By Zsarlene B. Chua
FOR PEOPLE who grew up in the 1990s, Pokemon was a fixture in their lives. Our generation played with the cards and video games, and watched the cartoons. (My brother and I played Pokemon Red and Blue in Japanese using our Gameboy Color.) This all involved finding, training, and pitting “pocket monsters” against each other.
Back then, Pokemon subtly urged people to go out and meet friends and battle (or trade) “pocket monsters” with them using cable link systems. In fact, the only way to truly complete your collection of the original 151 characters was to trade Pokemons with a person playing Blue if you were playing Red, and vice versa.
Fast forward to this month, when Nintendo released Pokemon GO, an augmented reality game, in the US, Australia and New Zealand. It follows the basic premise of Pokemon (searching for “pocket monsters” to train and battle with each other). The app allows users to wander their neighborhood in search of Pokemon characters who pop-up as if in real life (i.e. on your phone).
Pokemon GO has not been released in the Philippines, though a report by the Wall Street Journal stated that the game might be released in Asia and Europe “within a few days.” But for those who can’t wait (like me) there’s another — risky — option, downloading Android Application Packages (APK) via third party sites for Android or by changing your Language & Region to Australia, US, or New Zealand and download from there.
I did that last week, loading the app from some random site, and, as your phone would probably warn you, “installing from unknown sources may be harmful to your device and personal data.” Don’t copy me, what I did was really dangerous.
Anyway, I downloaded it and ran it. It ran okay at first. The first generation starters (the characters Charmander, Bulbasaur and Squirtle) were giveaways, but what I saw (after realizing and grappling with the idea that I literally have to walk for this game to work) was a blank map. There weren’t any Pokemon at my location aside from the starters.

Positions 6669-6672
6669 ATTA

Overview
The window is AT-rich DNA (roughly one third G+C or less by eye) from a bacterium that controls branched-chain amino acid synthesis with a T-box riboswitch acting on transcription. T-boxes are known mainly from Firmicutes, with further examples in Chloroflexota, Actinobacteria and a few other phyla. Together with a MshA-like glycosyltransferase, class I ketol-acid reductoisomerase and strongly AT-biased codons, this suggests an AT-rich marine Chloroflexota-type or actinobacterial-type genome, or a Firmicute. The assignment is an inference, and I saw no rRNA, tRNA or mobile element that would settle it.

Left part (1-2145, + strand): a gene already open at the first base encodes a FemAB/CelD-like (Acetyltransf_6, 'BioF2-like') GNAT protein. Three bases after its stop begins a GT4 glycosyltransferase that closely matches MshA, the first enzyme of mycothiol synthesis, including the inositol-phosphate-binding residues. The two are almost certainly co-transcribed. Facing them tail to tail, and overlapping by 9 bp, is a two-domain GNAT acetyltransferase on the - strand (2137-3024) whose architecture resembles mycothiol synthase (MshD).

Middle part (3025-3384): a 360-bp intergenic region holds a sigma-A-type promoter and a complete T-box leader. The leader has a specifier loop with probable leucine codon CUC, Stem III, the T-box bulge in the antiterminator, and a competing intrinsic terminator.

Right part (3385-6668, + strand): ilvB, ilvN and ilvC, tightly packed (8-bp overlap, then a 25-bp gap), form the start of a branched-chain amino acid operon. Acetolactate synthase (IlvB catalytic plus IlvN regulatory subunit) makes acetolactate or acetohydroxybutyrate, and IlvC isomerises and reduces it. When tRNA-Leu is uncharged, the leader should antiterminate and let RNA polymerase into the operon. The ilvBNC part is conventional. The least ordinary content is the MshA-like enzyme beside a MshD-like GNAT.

Reports have said that Niantic (the developer of the game) and Nintendo shut down servers to prevent access of the app because of illegal downloads.
Meanwhile, a report by TechCrunch on July 11 quoted security researchers at Proofpoint, a California-based cybersecurity company, who found out that there was a malicious Pokemon GO APK infected with a “remote access tool called DroidJack which would virtually give an attacker full access over a victim’s phone,” and that it was uploaded onto the Web less than 72 hours after the game was released in New Zealand and Australia.
The malicious software would, according to Proofpoint, include permissions not usually found in legitimate applications such as directly call phone numbers, record audio, modify contacts, read/receive/send SMS messages and that might mean one’s phone has been compromised.
“Installing apps from third-party sources, other than officially vetted and sanctioned corporate app stores, is never advisable… As in the case of the compromised Pokemon GO APK we analyzed, the potential exists for attackers to completely compromise a mobile device. If that device is brought onto a corporate network, networked resources are also at risk,” said Proofpoint’s article on their Web site.
Long story short, I uninstalled the app — because safeguarding my personal information is more of a priority than my quest to become a Pokemon Master — and decided to wait for the official release, even if the excitement was killing me. I did try to re-install it a few days later, just to see if it still works — it doesn’t. I couldn’t install it again and maybe it was for the best. — with a report from Bloomberg